One Icon, Two Movies: Can Hollywood Do Right by Nina Simone?
From casting choices to screenplays, biopics are notoriously difficult to make. But what happens when a biopic is released around the time of a documentary on the same subject?
Such is the case with two new movies about Nina Simone, the iconic singer and civil rights activist who is finally getting her due on the big screen, more than a decade after her death. The films, both slated for release in 2015, are getting markedly different receptions.
Director Liz Garbus' documentary What Happened, Miss Simone?, which premiered this week at the Sundance Film Festival, is garnering acclaim for its accurate, complex portrayal of the troubled artist and political revolutionary. The Simone biopic Nina, on the other hand, has been widely criticized for controversial casting that requires half-Dominican, half–Puerto Rican actor Zoe Saldana to wear dark makeup, an Afro wig, and a prosthetic that widens her nose.
Meanwhile, What Happened, Miss Simone? relies on archival concert footage and intimate interviews with Simone's close friends and collaborators. It's been authorized by Simone's family, unlike Nina, and daughter Lisa Simone served as executive producer. The Netflix documentary also received support from Common, Erykah Badu, and Aloe Blacc, who performed a tribute concert to the high priestess of soul at Sundance on Sunday night.
"She was kind of in a little bit of a music bubble until the mid-'60s after the Birmingham church bombing, when four little girls were killed," Garbus told reporters over the weekend at Sundance. "Her whole life changed, and she decided that [civil rights] was what she was going to dedicate the rest of her life to."
Garbus, who is not black, acknowledged that she had to be particularly mindful of the experiences that Simone had as an African American in the 1960s. "I think there are all different ways that we can relate to each other, and I hope I did her justice," she said.
The 1963 church bombing Garbus was referring to was recently dramatized in the opening scene of another biopic about an African American leader: Selma. It, too, was directed by a woman, but Ava DuVernay didn't receive access to Martin Luther King, Jr.'s speeches—which are owned by his estate—whereas Garbus was able to use Simone's songs and performances.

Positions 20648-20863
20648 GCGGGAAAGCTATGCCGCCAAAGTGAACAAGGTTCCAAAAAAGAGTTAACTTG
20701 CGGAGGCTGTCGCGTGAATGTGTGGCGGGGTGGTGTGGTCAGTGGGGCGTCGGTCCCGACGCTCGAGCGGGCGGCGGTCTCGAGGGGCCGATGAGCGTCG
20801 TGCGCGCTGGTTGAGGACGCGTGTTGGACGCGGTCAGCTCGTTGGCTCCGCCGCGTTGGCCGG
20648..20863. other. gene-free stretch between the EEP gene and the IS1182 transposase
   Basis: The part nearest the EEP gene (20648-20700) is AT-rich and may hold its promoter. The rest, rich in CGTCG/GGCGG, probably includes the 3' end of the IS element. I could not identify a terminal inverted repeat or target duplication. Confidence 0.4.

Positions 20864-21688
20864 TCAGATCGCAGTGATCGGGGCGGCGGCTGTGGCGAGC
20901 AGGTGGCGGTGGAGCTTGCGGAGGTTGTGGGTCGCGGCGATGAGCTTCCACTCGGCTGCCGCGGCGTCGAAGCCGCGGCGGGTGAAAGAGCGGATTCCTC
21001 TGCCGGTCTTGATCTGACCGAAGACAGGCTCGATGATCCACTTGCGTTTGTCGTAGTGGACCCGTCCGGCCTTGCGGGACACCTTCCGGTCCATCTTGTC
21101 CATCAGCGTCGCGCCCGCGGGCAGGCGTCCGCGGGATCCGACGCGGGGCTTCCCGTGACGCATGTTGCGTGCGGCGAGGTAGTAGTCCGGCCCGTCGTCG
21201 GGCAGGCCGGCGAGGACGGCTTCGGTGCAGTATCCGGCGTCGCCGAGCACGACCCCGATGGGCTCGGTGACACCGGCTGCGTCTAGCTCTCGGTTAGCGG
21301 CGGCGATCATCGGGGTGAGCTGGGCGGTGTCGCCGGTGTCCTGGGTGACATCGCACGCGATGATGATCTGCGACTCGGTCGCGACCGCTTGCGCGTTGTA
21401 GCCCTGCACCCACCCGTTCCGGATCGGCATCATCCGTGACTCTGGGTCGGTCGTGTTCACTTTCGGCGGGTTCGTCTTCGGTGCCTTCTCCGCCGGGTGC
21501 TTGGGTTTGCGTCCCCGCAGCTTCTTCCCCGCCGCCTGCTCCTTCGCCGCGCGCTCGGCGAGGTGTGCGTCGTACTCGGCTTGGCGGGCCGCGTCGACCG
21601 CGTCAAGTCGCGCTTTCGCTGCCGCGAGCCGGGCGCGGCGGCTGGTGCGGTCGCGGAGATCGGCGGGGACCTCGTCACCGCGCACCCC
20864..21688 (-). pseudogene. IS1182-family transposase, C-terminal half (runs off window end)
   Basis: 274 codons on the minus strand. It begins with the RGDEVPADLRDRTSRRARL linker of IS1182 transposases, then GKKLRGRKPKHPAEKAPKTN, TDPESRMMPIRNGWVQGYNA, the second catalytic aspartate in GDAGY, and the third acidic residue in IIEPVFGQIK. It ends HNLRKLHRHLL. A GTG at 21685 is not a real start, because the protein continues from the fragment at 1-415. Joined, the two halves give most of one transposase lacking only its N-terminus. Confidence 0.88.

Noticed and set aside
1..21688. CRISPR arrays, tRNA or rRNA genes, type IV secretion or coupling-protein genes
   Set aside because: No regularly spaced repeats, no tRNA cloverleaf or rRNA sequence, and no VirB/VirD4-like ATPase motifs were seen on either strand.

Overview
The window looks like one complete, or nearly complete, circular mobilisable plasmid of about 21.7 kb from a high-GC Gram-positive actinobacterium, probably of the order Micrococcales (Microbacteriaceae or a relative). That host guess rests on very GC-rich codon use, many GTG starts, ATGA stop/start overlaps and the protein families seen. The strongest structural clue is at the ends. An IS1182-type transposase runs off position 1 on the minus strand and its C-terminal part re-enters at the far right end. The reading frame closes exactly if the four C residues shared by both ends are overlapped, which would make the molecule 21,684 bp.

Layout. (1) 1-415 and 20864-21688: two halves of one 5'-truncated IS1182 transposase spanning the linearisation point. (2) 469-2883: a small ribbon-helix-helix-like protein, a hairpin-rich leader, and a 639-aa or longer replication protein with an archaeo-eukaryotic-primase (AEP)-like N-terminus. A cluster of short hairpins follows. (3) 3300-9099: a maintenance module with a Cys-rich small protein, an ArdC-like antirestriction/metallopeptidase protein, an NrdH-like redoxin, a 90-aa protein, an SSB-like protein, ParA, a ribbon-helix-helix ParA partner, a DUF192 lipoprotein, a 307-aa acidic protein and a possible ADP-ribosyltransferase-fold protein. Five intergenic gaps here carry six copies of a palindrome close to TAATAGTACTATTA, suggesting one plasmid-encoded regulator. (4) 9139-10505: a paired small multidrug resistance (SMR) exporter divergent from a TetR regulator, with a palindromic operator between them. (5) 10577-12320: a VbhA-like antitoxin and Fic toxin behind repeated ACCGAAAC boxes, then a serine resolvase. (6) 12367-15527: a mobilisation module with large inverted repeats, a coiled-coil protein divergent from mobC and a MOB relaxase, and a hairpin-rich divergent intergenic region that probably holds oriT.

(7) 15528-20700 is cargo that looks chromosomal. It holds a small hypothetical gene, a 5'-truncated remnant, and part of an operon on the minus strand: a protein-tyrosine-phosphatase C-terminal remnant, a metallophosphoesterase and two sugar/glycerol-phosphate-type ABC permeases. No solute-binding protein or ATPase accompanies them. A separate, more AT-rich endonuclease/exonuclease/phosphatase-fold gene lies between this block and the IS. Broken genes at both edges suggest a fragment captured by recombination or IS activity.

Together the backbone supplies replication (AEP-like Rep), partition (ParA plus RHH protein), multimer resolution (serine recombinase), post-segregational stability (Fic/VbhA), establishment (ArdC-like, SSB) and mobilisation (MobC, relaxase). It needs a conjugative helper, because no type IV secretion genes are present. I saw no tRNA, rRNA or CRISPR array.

Following King's assassination in 1968, Simone wrote the elegy "Why (the King of Love Is Dead)," and eventually left America "because she was so depressed about the state of civil rights in America," Garbus said.
When the idea for a movie about the singer's life was conceived in the early 1990s, Simone signed off on Whoopi Goldberg in the lead role. That movie never came to fruition. So when the title role in Nina went to lighter-skinned Saldana—rather than Mary J. Blige, who initially had been attached—the backlash against her caricature-like portrayal immediately followed.
In an interview with Monarch magazine, Saldana brushed off the controversy, saying that it was "a minute problem against the problems we face just as women versus men, in a world that's more geared and designed to cater towards the male species."
That Simone sang about how her "brown skin" and "woolly hair" defined her identity is just one reason why fans were outraged by Saldana's casting. Many Simone fans—including the singer India Arie—likened the costuming choices to blackface.
"As hard as Nina had to fight for what she wanted because she was black and looked the way she did, this looks like a parody," Arie wrote on Simone's website. "It feels out of place with what Nina Simone means in an African American historical context."
Even Nina director Cynthia Mort is reportedly unhappy with the way the movie turned out, according to a behind-the-scenes legal drama. The lawsuit she filed against the movie's production company last May alleges that it breached the terms of her director deal.
By comparison, What Happened, Miss Simone? appears to have gotten Simone right: by allowing the real singer to speak (and sing) for herself, in a series of moving performances. The only drama surrounding the film's release is that of the incredible pain and suffering that plagued Simone's life.